Behold the Challah!
Maybe it was the six years in Catholic school; I don't know. What I do know is that I cannot tell a lie. So, here's what happened:
I baked the challah out of order! I baked it ahead of the casatiello! Since this is not in keeping with the premise of this challenge, I tried to pretend that I hadn't really made the challah. I just went on to the casatiello, with the intention of slipping in a second version of the challah. Who would know? Uh, huh. In the words of my great art teacher at San Diego Mesa College, Walter Chapman, or as we knew him, "Chappie," when I said to him, "Oh, it's okay if the tails of my yarn are not tucked in to my weaving on the back. No one will know."
To which he replied with a deadpan face, "Diane, the angels will know."
I actually steadfastly deny the existence of angels, but those words of Chappie's mean something far more to me. And that is, that I will know. That sense of conscience is so much a part of me that I can't fudge even a little bit.
So, I made the challah a second time. I made it within the given week for challah; I'm just behind on my blogging. Summer vacation, you know!
What follows, then, is the chronicle of two breads, both named, Challah:
Here is the dough rising for Challah #1:
Challah # 1 rising in my beautiful marigold 75th anniversary celebratory Fiestaware bowl.
After the second rise, I braided it into one glorious loaf:
Challah #1, glistening with an egg wash, ready for the sauna; I mean, oven.
Another shot of this amazing bread. I can't get over how it rose!
Challah #1 in the oven; not quite up to its ideal internal temperature.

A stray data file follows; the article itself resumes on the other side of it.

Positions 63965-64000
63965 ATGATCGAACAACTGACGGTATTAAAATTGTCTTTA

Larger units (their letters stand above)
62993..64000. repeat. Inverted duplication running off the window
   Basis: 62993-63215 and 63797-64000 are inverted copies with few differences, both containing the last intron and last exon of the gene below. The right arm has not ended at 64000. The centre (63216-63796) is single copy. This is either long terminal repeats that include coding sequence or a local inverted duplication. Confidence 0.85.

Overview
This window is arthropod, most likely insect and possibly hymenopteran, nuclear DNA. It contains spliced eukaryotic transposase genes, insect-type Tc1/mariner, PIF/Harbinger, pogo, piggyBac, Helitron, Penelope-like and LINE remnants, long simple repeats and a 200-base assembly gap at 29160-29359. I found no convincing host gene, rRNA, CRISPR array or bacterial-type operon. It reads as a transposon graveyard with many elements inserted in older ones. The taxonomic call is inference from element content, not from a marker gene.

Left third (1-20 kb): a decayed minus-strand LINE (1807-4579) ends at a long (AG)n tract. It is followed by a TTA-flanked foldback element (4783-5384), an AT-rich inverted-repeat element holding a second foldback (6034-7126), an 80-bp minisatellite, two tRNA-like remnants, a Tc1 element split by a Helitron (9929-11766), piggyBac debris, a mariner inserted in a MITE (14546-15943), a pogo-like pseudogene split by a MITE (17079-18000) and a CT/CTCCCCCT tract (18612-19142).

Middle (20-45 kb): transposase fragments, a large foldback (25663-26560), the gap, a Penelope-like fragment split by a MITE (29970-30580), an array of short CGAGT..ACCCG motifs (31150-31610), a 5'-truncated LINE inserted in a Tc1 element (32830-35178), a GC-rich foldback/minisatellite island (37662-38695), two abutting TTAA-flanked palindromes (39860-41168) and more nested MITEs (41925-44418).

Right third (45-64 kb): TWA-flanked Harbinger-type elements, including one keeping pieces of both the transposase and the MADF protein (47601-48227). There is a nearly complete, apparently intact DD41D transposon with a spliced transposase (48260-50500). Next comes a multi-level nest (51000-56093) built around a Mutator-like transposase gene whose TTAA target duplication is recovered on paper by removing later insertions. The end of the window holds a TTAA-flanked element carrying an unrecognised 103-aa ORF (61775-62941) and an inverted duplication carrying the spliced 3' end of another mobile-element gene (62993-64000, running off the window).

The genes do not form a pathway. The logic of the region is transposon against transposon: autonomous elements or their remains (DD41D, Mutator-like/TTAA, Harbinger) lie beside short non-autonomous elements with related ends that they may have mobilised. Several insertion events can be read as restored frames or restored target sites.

Again, behold the glorious Challah!
I know the following photographs are not as clear as they could be (John Oldenkamp, where are you when I need you?) but I wanted everyone to see the texture, the crumb of this bread:
Come on, admit it; you're mouth is watering. Fuzzy pictures or not, you want to slather Challah #1 with butter and sink your teeth into it right now.
And now on to Challah #2:
I made it exactly the same way as Challah #1, except I did a double braid; one larger, one smaller, with the smaller one placed strategically on top. As you can see, however, the smaller one had different plans. Remember Chappie? His answer would have been, "The Indians always had a planned flaw in their artwork because only God is perfect." I like that philosophy.
Challah # 2 rising. The smaller braid is already listing. Drat!
Even with its "planned flaw," Challah #2 has quite a dramatic presence.
Challah #2: Always the Drama Queen!
I'm always telling my good friend, Carole Levin, "I just know that I was Jewish in another life; I have such an affinity with my Jewish friends."
And, I love a good challah as much as the next person, but come on, two loaves in one week? Magnificent as they were with butter, with peach-apricot jam, with orange-apricot marmalade, how much challah can a person eat? And then I remembered the salvation of many a Jewish mother: bread pudding.
I cut up six thick slices of the challah, put them in a baking dish, and poured the custard over. The custard consisted of a quart of non-fat (yes, non-fat - sheesh! how many hours on the elliptical can I do?) milk, whisked gently with 6 eggs, 3/4 cup of Florida Crystals natural sugar, and some freshly grated nutmeg. I then scattered a handful or two of plump raisins throughout and baked it at 350 degrees until it was puffed and golden brown, about an hour or so.
Now, that was something of which the angels would be proud, not to mention Chappie!